Friday, November 11, 2011

Honey Reduces Growth & Virulence of E. coli

Honey has to be mankind's best food and medicine... even at low concentration it kills resistant bacteria...

Low Concentrations of Honey Reduce Biofilm Formation, Quorum Sensing, and Virulence in Escherichia coli O157:H7
Biofouling, 2011 Nov;27(10):1095-104

Bacterial biofilms are associated with persistent infections due to their high resistance to antimicrobial agents. Hence, controlling pathogenic biofilm formation is important in bacteria-related diseases.

Honey, at a low concentration of 0.5% (v/v), significantly reduced biofilm formation in enterohemorrhagic Escherichia coli O157:H7 without inhibiting the growth of planktonic cells. Conversely, this concentration did not inhibit commensal E. coli K-12 biofilm formation.

Transcriptome analyses showed that honey significantly repressed curli genes (csgBAC), quorum sensing genes (AI-2 importer and indole biosynthesis), and virulence genes (LEE genes). Glucose and fructose in the honeys were found to be key components in reducing biofilm formation by E. coli O157:H7 through the suppression of curli production and AI-2 import. Furthermore, honey, glucose and fructose decreased the colonization of E. coli O157:H7 cells on human HT-29 epithelial cells.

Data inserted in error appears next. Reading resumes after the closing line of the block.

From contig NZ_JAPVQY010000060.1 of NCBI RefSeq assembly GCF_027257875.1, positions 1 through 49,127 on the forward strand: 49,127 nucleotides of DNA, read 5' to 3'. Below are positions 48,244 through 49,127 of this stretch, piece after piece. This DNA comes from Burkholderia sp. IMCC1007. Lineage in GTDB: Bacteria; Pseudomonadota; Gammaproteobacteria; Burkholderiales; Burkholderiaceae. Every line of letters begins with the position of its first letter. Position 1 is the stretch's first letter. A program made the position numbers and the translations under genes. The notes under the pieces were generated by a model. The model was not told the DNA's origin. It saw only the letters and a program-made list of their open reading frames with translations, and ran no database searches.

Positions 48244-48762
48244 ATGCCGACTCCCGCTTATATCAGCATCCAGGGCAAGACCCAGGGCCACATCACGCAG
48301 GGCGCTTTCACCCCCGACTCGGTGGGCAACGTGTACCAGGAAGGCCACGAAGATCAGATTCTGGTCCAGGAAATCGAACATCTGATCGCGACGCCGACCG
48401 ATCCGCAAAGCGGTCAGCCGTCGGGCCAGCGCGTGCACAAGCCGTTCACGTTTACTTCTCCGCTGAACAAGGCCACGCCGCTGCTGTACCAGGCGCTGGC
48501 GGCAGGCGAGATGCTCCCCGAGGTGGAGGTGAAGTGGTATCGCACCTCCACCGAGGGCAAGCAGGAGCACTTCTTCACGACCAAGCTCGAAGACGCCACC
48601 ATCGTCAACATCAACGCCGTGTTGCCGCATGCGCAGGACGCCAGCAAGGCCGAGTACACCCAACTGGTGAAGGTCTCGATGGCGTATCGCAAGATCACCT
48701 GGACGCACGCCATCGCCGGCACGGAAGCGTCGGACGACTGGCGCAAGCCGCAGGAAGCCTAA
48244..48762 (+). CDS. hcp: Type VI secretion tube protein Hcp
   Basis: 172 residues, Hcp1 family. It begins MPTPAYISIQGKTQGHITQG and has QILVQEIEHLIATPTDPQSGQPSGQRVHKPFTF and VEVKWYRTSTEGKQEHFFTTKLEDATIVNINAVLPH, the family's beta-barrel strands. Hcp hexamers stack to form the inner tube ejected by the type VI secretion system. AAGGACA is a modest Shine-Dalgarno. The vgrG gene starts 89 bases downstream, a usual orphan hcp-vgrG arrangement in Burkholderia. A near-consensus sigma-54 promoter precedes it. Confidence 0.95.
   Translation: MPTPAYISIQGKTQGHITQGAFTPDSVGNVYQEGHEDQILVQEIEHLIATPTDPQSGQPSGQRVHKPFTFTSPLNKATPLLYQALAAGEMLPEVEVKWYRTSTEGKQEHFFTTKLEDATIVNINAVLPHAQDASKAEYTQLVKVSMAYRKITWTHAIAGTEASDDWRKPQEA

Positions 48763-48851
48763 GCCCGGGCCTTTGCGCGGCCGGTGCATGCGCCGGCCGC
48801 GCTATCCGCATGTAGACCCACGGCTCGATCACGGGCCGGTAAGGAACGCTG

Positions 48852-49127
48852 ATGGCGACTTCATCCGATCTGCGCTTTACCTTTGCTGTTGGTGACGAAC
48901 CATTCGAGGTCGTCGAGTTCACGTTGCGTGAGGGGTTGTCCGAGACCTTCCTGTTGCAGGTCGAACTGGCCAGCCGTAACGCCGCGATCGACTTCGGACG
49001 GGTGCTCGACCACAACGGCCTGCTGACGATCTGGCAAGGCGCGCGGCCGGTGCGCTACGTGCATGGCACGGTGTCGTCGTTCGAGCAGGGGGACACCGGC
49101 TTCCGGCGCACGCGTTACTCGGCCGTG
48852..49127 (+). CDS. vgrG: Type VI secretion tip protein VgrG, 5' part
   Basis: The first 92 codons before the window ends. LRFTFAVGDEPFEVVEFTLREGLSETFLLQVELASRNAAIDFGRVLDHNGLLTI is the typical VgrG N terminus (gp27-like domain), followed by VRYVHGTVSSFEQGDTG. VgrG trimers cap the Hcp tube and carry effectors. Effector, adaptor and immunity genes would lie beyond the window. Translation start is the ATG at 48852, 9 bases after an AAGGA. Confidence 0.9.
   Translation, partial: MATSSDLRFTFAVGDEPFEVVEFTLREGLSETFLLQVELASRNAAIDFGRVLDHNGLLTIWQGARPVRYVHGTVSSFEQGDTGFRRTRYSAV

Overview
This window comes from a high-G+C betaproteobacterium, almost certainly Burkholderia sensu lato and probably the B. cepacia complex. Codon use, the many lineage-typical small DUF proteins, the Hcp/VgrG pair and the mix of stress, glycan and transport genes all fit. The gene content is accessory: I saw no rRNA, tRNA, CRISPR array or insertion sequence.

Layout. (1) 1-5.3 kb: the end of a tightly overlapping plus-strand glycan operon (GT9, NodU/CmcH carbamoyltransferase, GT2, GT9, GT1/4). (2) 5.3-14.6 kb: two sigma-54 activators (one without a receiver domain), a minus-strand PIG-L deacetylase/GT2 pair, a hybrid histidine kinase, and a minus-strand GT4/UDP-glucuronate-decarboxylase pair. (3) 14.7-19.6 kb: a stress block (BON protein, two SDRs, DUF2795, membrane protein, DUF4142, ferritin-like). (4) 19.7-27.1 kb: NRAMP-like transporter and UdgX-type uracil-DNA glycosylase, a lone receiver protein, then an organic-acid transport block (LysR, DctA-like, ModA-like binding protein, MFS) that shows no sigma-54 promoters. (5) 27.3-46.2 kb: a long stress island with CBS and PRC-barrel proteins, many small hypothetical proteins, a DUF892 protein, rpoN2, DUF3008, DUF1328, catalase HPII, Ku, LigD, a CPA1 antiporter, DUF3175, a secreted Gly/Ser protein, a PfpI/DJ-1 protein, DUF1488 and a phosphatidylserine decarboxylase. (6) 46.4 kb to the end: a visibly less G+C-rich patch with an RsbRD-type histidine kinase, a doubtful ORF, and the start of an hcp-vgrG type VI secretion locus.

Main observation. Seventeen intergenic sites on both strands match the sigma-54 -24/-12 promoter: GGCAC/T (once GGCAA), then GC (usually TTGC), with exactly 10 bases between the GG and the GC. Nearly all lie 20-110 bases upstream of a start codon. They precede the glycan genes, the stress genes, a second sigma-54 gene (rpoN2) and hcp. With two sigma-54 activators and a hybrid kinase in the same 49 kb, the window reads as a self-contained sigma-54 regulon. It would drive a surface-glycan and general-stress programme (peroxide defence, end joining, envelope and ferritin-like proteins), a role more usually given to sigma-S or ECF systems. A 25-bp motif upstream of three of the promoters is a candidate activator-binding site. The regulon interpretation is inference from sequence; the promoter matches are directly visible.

These results suggest that low concentrations of honey, such as in honeyed water, can be a practical means for reducing the colonization and virulence of pathogenic E. coli O157:H7.

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